On his drivetime radio programme, Steve Lamacq spoke about a substance that grew thicker as it was stretched, “Tomorrow’s Worldy sort of stuff,” he commented. Steve Lamacq is of an age that would allow him to remember the BBC television programme Tomorrow’s World when millions of people would have watched each weekly episode. Tomorrow’s World was popular science; it discussed technology and inventions, and must have intrigued the large audience it commanded, for it stayed on air for thirty-eight years, from 1965 until 2003.
Perhaps “tomorrow” didn’t turn out in the way that some expected, perhaps some of the aspirations would now be regarded as almost laughingly simple, perhaps other hopes were never to be realised, but the programme was one filled with confidence and optimism. The presence of the genial, smiling Raymond Baxter gave the programme a feeling of gravitas, even the most quirky of contraptions was considered with polite approbation.
Science no longer seems to command the sort of popular audience it enjoyed in the days of Tomorrow’s World. It’s not that there is not plenty of science happening, the BBC website science pages are always filled with fascinating stories, but people seem to have lost the appetite they once had for stories from scientific fields about which most people knew nothing at all.
Perhaps the loss of interest is because we have come to take science entirely for granted. It is hard to imagine how an episode of Tomorrow’s World in the 1970s would have dealt with the concept of the smartphone, it would have been so far beyond the existing capacity of computers, and the budgets available for their development, as to have been considered something impossible for bodies other than governments. Perhaps it is also about a loss of confidence in the future.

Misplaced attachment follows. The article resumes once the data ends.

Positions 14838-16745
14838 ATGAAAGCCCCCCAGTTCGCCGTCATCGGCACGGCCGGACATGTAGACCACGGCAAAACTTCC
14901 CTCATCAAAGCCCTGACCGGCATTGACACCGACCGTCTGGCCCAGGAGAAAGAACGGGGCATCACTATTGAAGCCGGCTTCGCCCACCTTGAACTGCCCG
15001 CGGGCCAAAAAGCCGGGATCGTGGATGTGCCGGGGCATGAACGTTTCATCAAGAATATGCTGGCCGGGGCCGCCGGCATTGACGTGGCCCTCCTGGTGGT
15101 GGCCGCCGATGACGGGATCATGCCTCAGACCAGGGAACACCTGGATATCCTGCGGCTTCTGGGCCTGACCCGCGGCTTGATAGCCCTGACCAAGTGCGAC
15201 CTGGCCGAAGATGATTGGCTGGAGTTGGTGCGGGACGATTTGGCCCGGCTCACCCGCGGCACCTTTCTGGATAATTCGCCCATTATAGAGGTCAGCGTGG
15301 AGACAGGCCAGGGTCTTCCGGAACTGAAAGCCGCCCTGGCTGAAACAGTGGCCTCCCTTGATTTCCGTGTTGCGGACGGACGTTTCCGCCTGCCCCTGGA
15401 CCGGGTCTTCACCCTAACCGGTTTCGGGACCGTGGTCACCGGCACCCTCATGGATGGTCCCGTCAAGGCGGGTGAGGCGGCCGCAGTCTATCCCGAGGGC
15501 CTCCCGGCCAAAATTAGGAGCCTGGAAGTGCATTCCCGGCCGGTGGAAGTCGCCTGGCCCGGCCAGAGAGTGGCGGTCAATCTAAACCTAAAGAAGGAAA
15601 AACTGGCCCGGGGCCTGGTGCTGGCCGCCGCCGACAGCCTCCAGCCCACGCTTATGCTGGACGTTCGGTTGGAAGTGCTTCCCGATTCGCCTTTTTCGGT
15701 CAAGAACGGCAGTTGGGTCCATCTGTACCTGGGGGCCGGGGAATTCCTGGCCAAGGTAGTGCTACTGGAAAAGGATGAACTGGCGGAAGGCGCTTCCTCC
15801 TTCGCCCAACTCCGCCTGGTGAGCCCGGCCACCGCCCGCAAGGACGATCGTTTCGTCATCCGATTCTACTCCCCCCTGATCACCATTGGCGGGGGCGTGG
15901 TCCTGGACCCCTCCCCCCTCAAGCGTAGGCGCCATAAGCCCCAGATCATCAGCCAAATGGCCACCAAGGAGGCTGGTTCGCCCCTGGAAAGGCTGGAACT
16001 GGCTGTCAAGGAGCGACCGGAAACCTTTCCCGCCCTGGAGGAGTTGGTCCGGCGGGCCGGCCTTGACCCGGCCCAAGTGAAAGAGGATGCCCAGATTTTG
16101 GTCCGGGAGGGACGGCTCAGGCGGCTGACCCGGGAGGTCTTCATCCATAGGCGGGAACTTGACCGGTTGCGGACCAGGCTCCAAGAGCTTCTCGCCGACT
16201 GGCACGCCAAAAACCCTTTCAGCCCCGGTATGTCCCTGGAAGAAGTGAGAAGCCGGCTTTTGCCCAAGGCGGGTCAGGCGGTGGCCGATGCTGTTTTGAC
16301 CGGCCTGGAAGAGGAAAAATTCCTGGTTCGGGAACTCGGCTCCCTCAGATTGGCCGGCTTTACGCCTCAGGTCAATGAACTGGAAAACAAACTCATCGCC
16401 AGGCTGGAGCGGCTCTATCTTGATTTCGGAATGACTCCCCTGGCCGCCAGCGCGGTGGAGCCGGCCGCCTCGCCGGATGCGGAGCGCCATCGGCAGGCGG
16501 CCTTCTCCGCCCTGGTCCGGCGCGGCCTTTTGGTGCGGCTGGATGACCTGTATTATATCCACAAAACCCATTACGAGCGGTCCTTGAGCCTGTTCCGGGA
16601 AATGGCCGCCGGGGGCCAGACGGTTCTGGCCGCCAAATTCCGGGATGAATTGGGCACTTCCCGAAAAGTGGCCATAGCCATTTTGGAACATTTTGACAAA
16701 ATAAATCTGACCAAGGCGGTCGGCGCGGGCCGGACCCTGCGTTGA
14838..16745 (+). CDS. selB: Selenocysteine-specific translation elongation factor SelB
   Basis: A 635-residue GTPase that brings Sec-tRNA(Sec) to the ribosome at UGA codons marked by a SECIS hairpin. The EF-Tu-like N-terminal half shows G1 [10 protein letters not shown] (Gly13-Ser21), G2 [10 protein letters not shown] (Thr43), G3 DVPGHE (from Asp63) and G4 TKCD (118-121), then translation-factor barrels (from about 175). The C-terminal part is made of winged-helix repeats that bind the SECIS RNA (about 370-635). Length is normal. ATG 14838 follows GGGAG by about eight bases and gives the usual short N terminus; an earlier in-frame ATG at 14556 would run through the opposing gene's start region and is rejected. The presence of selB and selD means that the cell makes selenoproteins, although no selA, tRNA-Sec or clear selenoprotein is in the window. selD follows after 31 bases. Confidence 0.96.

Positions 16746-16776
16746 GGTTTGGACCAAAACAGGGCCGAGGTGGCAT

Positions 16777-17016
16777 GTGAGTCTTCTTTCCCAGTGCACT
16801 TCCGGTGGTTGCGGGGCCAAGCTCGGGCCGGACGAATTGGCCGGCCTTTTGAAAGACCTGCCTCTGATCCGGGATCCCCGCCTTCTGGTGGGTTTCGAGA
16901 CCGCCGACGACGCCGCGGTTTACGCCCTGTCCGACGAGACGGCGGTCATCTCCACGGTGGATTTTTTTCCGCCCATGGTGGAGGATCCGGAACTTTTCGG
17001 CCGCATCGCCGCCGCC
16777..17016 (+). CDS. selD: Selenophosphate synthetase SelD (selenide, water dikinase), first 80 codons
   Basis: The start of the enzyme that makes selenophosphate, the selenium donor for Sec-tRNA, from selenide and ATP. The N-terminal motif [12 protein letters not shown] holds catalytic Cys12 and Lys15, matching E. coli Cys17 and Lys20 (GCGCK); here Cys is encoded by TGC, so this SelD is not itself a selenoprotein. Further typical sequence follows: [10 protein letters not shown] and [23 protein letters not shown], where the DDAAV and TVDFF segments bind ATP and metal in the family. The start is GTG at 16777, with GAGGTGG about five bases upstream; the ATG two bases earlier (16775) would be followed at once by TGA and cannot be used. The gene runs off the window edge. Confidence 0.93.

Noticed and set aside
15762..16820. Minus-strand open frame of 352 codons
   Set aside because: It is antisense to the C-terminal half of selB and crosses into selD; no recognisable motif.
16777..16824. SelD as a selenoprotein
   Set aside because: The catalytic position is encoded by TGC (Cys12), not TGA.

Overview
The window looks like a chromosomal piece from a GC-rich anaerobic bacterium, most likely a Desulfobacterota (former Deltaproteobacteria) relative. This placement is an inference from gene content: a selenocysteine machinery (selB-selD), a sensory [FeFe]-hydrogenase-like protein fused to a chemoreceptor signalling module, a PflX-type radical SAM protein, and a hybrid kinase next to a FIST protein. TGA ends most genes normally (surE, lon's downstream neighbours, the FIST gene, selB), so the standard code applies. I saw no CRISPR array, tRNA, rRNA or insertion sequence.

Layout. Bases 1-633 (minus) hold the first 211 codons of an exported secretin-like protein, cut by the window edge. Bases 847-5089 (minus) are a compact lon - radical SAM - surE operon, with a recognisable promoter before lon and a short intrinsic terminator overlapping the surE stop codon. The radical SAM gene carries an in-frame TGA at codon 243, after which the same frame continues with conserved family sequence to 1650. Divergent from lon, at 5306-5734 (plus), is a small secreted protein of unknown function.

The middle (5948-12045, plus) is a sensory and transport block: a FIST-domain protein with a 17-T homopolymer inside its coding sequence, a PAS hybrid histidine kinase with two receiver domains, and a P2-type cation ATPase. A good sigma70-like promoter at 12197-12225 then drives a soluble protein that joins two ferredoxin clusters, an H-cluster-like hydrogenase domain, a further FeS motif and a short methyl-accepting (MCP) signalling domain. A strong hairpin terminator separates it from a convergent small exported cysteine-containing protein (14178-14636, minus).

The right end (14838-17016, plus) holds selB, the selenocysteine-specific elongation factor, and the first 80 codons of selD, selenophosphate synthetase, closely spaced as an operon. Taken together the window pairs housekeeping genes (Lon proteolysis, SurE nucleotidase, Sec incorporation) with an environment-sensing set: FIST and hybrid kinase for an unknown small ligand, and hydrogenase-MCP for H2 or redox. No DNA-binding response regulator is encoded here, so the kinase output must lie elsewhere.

The 1960s and 1970s were filled with so many advances in science and technology that there was an expectation that the progress would continue indefinitely, that there would continue to be stories as big as the Apollo programme and the development of electronic technology. Next year will mark the fiftieth anniversary of that first Moon landing, manned space flight since then has gone no further than it reached in 1969. Prospects of a return to the Moon continue to feature in the odd news item, but space exploration is not a priority. Technological development tends to be dominated by what will be profitable in the marketplace.
It would be good to be Tomorrow’s Worldy again, to have the confidence to expect that progress might be resumed.